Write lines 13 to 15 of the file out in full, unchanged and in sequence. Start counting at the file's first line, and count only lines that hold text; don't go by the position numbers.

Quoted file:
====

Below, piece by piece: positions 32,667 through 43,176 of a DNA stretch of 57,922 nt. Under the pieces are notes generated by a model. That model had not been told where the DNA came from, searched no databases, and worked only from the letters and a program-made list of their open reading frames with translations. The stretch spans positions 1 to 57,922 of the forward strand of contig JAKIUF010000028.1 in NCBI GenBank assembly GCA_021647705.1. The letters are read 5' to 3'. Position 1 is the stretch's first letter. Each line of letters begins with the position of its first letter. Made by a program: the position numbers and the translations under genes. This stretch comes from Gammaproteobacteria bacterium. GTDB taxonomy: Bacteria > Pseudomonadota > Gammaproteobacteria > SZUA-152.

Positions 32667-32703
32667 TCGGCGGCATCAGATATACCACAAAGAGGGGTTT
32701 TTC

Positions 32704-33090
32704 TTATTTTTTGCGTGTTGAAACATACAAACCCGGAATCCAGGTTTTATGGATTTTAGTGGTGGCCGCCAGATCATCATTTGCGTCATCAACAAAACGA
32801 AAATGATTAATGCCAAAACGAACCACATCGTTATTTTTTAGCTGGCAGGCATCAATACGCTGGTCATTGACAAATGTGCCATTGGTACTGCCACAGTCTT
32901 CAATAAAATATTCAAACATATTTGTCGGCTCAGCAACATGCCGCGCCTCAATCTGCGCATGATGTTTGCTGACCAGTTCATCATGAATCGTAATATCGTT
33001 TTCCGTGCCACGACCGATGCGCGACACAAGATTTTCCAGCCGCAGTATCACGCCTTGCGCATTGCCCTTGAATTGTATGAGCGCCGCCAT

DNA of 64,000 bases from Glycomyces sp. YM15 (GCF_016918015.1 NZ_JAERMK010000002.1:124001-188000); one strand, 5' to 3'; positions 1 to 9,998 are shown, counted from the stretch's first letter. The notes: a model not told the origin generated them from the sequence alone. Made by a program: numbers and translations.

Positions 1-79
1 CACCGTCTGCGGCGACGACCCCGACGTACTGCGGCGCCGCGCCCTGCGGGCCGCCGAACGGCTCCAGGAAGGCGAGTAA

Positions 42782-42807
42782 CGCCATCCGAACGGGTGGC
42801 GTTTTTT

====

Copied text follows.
Positions 42782-42807
42782 CGCCATCCGAACGGGTGGC
42801 GTTTTTT